Written by Sport, TV

F1 on Television

The news that the BBC is sharing Formula 1 rights with Sky leaves me personally unperturbed.
While some of the rule changes introduced in recent years do seem to have led to some actual over-taking, other forms of motorsport seem more interesting, and seem less like engineering competitions. However, my own ambivalence towards the “sport” is neither here nor there in the scheme of things. The bigger picture is more to do with how much the BBC was paying to show the sport at a time when it’s facing a severe curtailment in what it can spend.
However, this deal does feel a little as though Bernie Ecclestone is both having his cake and eating it. Indeed Bernie seems to be saying as much himself:
“…we get the best of both worlds.”
Fairweather viewers like me will still be able to see Monte Carlo and the British Grand Prix, otherwise just turning on to see if there’s a big pile up in the first corner (In fact, I’ll be able to see all the races because I do subscribe to Sky).
I think it’s clear that F1 teams, which are supported to such a large extent by sponsors, need to have their cars in front of as many eyeballs as possible. Going to a pay-TV world only does not help this. It could have been worse, and free-to-air may have been left with highlights, or indeed no coverage at all.
I’ve banged on and on in the past about how cricket has abrogated its responsibility by ensuring that no live cricket is broadcast on free-to-air television, leaving us with the fact that only IPL cricket on ITV4 is live on free-to-air television. This deal is better than that one, which is some small solace.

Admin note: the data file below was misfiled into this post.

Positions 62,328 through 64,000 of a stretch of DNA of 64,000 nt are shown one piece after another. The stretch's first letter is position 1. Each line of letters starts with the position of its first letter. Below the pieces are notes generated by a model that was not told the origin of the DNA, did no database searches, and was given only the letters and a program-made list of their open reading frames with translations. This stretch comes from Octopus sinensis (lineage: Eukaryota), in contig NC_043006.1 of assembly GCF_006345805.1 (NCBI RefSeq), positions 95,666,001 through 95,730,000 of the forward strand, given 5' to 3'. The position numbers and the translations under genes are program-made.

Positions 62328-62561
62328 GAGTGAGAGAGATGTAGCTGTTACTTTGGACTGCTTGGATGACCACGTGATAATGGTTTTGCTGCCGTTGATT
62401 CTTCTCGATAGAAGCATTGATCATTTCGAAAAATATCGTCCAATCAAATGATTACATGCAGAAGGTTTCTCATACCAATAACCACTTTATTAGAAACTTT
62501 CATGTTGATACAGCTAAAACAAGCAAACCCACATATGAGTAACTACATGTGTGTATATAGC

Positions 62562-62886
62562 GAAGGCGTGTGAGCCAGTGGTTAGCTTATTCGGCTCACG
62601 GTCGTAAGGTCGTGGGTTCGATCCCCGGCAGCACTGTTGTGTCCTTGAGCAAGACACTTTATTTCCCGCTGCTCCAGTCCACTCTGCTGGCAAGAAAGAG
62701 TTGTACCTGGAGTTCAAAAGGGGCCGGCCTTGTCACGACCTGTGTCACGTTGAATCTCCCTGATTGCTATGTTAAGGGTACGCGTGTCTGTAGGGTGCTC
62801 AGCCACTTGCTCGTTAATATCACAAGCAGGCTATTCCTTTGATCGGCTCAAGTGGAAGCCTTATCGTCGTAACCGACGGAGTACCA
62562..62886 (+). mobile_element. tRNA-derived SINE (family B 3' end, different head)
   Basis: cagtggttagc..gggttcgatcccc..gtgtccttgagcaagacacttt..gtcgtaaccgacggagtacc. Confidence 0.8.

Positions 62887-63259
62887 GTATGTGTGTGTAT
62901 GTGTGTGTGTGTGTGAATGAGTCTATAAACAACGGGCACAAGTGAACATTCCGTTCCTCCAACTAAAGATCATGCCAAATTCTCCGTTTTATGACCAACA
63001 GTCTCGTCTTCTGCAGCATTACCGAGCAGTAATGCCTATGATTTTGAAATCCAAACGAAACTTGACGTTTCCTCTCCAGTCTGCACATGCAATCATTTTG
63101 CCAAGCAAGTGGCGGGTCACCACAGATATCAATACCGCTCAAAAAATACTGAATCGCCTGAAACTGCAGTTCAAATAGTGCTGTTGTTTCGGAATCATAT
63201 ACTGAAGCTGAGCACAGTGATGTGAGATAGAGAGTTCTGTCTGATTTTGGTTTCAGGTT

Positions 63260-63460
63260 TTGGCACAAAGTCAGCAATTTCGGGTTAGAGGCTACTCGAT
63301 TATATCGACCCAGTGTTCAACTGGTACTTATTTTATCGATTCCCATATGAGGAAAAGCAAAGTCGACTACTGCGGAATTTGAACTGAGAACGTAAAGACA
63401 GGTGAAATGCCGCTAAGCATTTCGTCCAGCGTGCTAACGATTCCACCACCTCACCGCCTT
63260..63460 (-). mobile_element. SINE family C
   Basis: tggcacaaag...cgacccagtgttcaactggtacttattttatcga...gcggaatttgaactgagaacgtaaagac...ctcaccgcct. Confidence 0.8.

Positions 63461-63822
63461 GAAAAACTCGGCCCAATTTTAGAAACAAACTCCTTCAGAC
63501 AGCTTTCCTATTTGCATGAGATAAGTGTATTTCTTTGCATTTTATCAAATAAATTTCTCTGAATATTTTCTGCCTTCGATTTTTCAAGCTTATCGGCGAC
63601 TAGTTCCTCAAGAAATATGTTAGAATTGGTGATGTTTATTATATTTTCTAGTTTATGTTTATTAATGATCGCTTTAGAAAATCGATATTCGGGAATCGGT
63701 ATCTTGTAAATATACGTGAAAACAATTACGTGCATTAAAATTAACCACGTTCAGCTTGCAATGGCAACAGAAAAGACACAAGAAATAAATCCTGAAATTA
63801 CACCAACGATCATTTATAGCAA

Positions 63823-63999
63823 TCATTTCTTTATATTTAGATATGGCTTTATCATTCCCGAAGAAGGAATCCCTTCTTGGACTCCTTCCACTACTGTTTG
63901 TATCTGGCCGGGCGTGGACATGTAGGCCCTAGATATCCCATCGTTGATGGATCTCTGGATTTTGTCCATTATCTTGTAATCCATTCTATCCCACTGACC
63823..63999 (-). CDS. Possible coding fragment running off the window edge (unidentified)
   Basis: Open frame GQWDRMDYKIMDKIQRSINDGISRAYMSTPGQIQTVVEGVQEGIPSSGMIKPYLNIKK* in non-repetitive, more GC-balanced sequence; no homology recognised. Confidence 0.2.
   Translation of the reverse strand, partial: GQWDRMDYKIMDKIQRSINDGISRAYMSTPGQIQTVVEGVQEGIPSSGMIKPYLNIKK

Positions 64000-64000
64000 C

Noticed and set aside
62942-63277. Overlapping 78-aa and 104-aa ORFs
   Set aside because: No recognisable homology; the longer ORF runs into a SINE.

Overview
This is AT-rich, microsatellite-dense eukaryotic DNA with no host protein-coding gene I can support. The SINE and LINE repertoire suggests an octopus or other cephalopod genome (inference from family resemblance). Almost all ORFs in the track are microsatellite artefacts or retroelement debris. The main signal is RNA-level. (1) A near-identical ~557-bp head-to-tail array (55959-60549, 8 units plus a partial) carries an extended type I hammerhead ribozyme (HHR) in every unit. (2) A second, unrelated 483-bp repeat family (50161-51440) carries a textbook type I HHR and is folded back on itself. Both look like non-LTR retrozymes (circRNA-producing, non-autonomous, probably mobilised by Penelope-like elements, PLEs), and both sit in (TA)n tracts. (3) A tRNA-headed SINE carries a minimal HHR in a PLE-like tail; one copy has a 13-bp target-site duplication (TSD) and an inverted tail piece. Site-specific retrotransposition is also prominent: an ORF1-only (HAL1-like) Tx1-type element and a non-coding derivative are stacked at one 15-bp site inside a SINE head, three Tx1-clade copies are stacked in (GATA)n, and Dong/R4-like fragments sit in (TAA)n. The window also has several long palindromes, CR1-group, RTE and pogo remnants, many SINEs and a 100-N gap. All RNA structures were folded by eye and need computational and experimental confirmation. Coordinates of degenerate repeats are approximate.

It seems as though the F1 teams have to agree this deal, and I’d anticipate that there will be some concern that sponsors don’t lose their visibility.
For Sky this is clearly a good deal. There were rumours that News Corp actually wanted to buy the sport lock, stock and barrel earlier in the year. That seemed a little unlikely – although in motor racing, pretty much anything goes.
On the other hand, the BBC spends an awful lot of money on F1, and for every race it broadcasts, it could probably fund a pretty impressive two hour drama. Given that some of those races take place at some quite anti-social hours, and in some quite anti-social places, I’m not sure that it is such a bad thing.
That said, fans who like to watch every race – even as the calendar has greedily expanded to twenty races (if you include the now cancelled Bahrain Grand Prix) – are going to miss out if they don’t subscribe. And there’s already been a lot of understandable vocal outpouring from non-Sky subscribers who are F1 diehards.
In the end, F1 is too expensive. So this is probably the least worst option.
Mind you, I did laugh when earlier today I saw Martin Brundle’s “come and get me” tweet:
BBC/Sky/F1 2012+. Found out last night, no idea how it will work yet I’m out of contract, will calmly work through options Not impressed